Karina Aguilera Skvirsky
August 30, 2019
“La historia y comportamiento de esta especie (tumbleweed), me llevó a reflexionar y compararla con el movimiento migratorio que ha llevado a la gente desde Sur y Centro América hacia Norte América, en busca de mejores condiciones y mayores oportunidades para echar raíces.”
Juana Córdova, 2019
Ecuadorean artist, Juana Córdova, works with botanicals and site-specifically. Her exhibition at Artpace is no exception. Tumbleweed and achiote are her materials of choice in this exhibition, and can also be found in both the Texas landscape and TexMex cuisine.
Before coming to San Antonio, Córdova researched the history of tumbleweed, which originally comes from Russia and was brought to Texas in the 19th century via a shipment of seeds. They soon adapted, becoming almost native to the landscape (think about how ubiquitous tumbleweeds are in the Hollywood Western landscape.) Achiote, a spice and colorant, is native to the Americas. It’s a staple in Latin American cooking and was used by indigenous peoples before the arrival of the Spanish conquistadors.
In Córdova’s hands, tumbleweed and achiote are manipulated and transformed from the banal to a potent material with poetic properties and political ramifications. Her most polemic work in the exhibition is titled Captives. Tumbleweeds are suspended in clear tubes by an airflow strong enough to keep them at eyelevel, but not forceful enough to blow them out of their containers. Essentially, they are trapped. The impetus for this work is the immigration policies of the current US government. Asylum seekers, and those trying to enter the US, being detained at the border are literally being put in cages while they await trial or deportation. Tumbleweeds, in contrast, don’t understand borders; they blow freely through the West Texas desert releasing seeds for new roots. This evocative metaphor is an example of her process. She gathers information about a specific location, studies and researches potential materials, and connects it to create socio-political content.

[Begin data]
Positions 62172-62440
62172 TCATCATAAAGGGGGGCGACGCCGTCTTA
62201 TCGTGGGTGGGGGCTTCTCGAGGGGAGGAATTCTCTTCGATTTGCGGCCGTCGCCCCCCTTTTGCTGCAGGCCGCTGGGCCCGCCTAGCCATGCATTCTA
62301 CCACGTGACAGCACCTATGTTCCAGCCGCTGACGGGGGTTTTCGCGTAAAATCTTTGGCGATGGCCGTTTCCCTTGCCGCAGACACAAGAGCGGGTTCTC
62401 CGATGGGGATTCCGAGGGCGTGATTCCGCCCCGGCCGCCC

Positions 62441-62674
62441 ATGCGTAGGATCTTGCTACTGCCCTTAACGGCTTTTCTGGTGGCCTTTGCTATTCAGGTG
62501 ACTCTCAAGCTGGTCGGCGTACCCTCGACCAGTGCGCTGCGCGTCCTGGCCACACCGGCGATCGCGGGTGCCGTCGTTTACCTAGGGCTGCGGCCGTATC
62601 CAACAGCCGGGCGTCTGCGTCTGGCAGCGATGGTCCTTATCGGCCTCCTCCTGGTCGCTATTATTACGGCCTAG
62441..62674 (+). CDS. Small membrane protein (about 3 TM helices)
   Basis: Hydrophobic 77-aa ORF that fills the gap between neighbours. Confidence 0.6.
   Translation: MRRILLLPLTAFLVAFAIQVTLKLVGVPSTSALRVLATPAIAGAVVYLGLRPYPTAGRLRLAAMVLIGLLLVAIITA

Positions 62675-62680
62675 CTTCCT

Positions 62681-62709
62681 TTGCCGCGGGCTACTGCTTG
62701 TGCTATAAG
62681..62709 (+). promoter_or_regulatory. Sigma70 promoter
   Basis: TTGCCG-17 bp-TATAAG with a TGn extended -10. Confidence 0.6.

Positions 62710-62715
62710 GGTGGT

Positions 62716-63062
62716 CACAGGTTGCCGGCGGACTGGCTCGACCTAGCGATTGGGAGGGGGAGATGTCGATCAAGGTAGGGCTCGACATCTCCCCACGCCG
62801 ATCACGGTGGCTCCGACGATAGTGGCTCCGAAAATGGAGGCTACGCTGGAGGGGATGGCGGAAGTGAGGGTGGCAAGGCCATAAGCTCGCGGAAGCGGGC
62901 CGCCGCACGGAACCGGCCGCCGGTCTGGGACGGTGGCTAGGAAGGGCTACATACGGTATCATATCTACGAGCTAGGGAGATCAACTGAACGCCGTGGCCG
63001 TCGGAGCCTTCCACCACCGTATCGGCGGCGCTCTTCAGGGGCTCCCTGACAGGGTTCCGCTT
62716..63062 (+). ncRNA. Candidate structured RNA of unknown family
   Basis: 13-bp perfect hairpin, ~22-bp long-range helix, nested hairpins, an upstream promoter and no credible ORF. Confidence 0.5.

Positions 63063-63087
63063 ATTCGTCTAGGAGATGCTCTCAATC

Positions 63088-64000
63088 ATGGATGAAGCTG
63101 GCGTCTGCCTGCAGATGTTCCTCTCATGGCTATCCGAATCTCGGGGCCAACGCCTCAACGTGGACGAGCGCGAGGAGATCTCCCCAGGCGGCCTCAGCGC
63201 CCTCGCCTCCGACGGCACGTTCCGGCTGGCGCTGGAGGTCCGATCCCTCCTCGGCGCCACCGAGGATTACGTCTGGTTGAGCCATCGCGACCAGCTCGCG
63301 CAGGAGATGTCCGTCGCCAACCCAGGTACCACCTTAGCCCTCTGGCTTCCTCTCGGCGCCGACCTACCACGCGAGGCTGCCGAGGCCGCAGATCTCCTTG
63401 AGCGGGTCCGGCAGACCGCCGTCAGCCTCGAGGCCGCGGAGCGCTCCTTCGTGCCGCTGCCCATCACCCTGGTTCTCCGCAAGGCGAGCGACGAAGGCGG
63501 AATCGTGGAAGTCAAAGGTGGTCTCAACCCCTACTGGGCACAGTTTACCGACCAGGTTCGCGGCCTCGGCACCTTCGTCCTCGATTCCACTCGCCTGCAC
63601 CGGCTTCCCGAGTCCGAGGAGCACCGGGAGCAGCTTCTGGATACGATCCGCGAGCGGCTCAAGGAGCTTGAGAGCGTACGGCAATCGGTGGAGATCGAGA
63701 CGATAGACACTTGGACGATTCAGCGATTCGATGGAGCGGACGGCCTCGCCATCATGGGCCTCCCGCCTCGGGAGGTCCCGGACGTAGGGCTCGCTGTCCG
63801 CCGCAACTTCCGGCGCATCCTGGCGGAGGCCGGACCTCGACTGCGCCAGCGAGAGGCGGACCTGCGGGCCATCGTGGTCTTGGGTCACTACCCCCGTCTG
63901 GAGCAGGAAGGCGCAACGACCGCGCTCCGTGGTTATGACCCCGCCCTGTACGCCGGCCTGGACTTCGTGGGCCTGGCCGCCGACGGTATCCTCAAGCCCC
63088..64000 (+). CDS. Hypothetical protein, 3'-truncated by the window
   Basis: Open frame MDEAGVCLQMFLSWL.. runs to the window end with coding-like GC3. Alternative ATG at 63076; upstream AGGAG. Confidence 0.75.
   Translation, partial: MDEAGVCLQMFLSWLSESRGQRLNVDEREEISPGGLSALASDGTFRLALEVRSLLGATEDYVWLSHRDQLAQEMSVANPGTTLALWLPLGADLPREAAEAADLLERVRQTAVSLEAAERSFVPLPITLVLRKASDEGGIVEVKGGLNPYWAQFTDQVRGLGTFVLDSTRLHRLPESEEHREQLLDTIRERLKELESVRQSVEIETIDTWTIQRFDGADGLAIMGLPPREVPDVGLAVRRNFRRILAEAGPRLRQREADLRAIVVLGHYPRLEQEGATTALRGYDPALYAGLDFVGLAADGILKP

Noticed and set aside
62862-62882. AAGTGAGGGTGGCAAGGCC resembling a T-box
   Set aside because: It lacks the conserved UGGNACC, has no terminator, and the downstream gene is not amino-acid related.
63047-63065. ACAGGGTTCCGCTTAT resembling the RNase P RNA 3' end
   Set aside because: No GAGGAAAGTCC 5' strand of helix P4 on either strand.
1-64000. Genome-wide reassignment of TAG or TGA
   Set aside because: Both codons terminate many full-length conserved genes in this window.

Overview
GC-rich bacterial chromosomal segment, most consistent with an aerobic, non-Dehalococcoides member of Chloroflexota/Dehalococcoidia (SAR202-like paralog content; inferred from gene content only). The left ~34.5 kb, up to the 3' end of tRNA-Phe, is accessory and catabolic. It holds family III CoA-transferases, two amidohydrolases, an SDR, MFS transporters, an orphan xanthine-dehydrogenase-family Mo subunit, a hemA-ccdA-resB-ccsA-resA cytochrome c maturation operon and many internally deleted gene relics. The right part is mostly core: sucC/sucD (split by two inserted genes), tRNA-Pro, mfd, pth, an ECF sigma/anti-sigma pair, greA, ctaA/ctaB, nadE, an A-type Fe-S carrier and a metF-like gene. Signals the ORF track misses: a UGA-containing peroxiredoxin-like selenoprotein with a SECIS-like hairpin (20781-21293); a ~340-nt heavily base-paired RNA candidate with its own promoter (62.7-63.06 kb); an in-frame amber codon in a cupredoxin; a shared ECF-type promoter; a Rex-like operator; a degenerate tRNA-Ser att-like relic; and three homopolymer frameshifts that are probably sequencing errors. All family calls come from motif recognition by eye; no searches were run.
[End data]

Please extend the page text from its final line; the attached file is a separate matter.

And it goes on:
In previous works, Córdova has transformed found animal remains into sculptures that force the audience to behold the fragility and beauty of life through a critique of human indifference to the natural world. In Pleamar (High Tide), carefully cleaned skeleton bones of a whale she discovered on the shores of the beach near her home, speaks to the endangered status as a species. While in a more humorous work like Corriente Blanca (White Current), a set of headphones fabricated from shells encourages the audience to listen to the sounds of the ocean. 
 ‘Kids in cages’: House hearing examines immigration detention as Democrats push for more information, Washington Post, Maria Sacchetti July 10, 2019
 Juana Cordova A la Orilla, Artishock Revista Pilar Estrada August 11, 2016, Pilar Estrada Lecaro